Recommended for Startup Investors?
Short read. Hoffman is PayPal Mafia and cofounder of LinkedIn, which sold to Microsoft for $26.3bn in 2016. Useful and primarily written for managers, but the ideas of network intelligence are still very valid for investors. If the SIFA community is one network, tapping into network intelligence inside and outside is basically what a venture capital firm does. Note that Hoffman is a principal at Greylock and he has taken the exact same network ideas to VC.
Of note, Casnocha is friends with Scott Young and introduced him to Cal Newport. Networks.
- Firms can't guarantee lifetime employment anymore, so now you have a "dominant strategy" problem between employers/employees.
- Employees can solve these problems by establishing a hybrid employee-contract model: essentially, hire people as full-time employees but define it as explicit projects, with clear value to the org and to the employee. Authors call these "tours of duty"
- Three types of tours of duty: rotational, transformational, and foundational. There was a fourth one in there but not frequently mentioned because it's not aspirational.
- "No one ever washes a rental car."
- How to get aspirations and values to employee objectives
- Asking intense questions for an hour can jumpstart trust, but requires interviewer to share self story
- Think about companies as professional sports teams, not families
- In the networked age, the speed of publication is too slow and the best organizations need access to live-to-the-second experts hence social networking.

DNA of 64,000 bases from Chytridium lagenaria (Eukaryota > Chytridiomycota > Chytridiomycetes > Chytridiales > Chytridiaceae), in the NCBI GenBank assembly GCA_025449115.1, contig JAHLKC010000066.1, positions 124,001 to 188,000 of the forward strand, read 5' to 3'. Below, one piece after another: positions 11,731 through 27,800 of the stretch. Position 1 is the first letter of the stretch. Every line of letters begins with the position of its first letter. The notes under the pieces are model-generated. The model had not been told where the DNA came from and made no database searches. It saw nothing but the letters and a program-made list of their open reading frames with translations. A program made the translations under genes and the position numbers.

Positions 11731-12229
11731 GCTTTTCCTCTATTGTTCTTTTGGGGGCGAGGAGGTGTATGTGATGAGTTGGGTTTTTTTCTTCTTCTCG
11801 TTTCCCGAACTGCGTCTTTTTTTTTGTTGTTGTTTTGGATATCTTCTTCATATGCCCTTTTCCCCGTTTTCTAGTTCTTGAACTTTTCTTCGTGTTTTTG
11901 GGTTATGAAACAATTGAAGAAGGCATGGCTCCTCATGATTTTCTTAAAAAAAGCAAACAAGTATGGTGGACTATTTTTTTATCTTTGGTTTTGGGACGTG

- Network intelligence story of PayPal against their competitor.
- A16z pays $100 for "best rumor brought up"
- "Who are the smartest people who don't work in the company?"
- See employees as entrepreneurial assets and not commodities.
- Benjamin Black was a reliabity engineer at Amazon when he suggested to his manager that Amazon should start AWS. Interestingly enough, Bezos then took the idea and ran with it, giving Black's manager the right to start the business. Black is now a founder of a startup and CTO.
- John Lasseter is an example of an entrepreneurial employee. He was fired from his animation job at Disney in 1983 after suggesting the company make an entirely computer-animated movie. Lasseter pursued this idea at his next job with Lucasfilm. The division for which he worked was sold to Steve Jobs (1955–2011) and renamed Pixar. Its first movie, Toy Story, came out in 1995. Realizing its mistake, Disney purchased Pixar for $7 billion in 2006, bringing Lasseter back to the Disney fold, where he became the chief creative officer of Disney Animation Studios. By treating Lasseter as "a commodity rather than an ally," Disney lost a valuable employee and a lot of money.
- Alumni network. Lots of resources on theallianceframework.com and link in bonus resources section.
- Pay for employees to network, as long as they prepare reports on what they learned